When an attorney represents a client in court for a personal injury claim, there are a few key elements that they must prove in order to secure a recovery for their client.
Existence of a legal duty
First, the attorney must prove that the person who allegedly injured his or her client had a legal duty to do something, or to refrain from doing something. For a car crash scenario, this could be a duty to drive in a responsible and safe manner. For an on-the-job injury, the client’s boss had a duty to provide a safe work environment free of unreasonable hazards.
Breach of that duty
Next, the attorney must show that the duty was breached, or broken. For example, a legal duty to drive safely is breached when the driver exceeds the speed limit or fails to use turn signals. A duty to provide a hazard-free work environment is breached when an employer fails to provide adequate safety equipment to their employees.
Existence of damages
In legal jargon, “damages” simply means that there was some kind of injury. The attorney must be able to show that his or her client suffered an injury that needs the justice system in order to be fixed. This can be a physical injury, like a neck injury caused by a car crash, or it can be an economic injury, like the loss of ability to work.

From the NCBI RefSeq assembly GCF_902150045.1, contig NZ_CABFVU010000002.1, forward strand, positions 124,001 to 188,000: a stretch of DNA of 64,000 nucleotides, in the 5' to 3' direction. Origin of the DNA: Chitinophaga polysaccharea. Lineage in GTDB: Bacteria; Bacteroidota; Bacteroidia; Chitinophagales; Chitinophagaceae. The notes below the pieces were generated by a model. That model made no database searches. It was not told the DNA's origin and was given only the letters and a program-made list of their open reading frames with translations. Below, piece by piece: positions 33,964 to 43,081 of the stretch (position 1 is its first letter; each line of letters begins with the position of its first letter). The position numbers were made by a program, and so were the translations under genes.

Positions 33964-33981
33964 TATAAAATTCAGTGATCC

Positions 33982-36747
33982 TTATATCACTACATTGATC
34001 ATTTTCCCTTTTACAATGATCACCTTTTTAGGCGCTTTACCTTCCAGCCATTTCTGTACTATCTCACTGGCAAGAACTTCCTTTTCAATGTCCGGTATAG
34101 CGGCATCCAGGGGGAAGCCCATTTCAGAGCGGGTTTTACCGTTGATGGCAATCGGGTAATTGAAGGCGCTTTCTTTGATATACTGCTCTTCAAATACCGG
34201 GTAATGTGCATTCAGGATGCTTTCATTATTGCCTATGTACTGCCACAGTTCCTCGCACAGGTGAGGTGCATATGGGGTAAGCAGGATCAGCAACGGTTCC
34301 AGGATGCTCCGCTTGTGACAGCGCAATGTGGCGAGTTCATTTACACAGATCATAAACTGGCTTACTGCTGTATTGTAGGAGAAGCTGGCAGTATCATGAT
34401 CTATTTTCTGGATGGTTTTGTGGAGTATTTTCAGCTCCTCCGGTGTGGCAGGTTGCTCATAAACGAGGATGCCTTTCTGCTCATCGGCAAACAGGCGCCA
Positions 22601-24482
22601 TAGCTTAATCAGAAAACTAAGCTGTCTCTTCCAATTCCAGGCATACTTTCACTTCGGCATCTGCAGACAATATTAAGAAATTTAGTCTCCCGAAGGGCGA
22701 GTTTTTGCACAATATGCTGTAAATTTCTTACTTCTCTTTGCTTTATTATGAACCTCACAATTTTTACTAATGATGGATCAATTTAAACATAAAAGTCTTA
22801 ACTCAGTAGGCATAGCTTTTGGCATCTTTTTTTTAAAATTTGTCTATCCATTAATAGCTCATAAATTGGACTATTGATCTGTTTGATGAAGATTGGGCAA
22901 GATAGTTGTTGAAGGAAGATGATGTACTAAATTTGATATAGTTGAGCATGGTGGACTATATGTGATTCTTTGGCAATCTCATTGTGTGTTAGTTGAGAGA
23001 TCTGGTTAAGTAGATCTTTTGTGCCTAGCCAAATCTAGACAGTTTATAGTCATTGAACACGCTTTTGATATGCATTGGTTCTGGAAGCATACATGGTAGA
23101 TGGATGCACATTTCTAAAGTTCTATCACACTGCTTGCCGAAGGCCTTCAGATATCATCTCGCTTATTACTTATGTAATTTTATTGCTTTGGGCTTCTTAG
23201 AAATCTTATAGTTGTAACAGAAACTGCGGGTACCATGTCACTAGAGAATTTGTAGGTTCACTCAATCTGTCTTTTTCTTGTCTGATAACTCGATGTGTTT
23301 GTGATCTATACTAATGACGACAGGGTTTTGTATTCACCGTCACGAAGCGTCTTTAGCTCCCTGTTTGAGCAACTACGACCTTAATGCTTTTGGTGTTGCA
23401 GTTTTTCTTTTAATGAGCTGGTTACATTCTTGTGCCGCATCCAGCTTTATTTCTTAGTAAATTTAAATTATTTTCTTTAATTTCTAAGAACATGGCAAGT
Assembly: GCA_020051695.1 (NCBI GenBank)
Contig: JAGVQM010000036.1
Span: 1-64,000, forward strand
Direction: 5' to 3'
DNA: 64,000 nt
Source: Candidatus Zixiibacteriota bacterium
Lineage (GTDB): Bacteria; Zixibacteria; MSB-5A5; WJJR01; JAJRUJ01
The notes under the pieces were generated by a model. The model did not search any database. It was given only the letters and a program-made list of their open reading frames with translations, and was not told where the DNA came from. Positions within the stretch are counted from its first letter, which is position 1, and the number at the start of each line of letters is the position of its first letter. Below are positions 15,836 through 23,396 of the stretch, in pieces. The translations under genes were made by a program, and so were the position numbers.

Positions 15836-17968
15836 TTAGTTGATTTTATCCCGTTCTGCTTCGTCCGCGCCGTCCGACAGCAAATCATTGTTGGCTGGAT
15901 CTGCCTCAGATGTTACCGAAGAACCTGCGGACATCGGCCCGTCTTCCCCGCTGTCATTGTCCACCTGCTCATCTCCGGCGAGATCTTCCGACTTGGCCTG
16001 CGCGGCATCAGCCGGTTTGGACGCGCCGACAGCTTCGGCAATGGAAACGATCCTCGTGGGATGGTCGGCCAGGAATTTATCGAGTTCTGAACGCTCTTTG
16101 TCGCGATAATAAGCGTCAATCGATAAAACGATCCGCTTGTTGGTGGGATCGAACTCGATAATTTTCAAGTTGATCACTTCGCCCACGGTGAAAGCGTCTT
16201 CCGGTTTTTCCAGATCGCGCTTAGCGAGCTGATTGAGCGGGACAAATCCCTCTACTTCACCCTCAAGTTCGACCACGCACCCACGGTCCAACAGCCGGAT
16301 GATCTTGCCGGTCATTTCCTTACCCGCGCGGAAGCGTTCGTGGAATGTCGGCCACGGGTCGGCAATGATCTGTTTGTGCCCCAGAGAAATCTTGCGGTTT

Once the attorney has shown the court that his or her adversary had a legal duty that they breached, and that the attorney’s client suffered damages, the last step is to connect the two. The attorney does this by showing clear evidence that his or her client’s injury was caused by the breach of the duty; in other words, that the injury would not have happened if the legal duty had not been breached. For example, in a car crash case, the attorney would have to show that the driver’s failure to drive safely was the cause of the crash that injured his or her client’s neck and damaged their car.
Working on a personal injury case often involves long hours of gathering evidence and preparing arguments for an attorney. Personal injury attorneys take on these cases on a contingency fee basis which means the client or injured party does not pay anything unless and until a settlement is won in the case.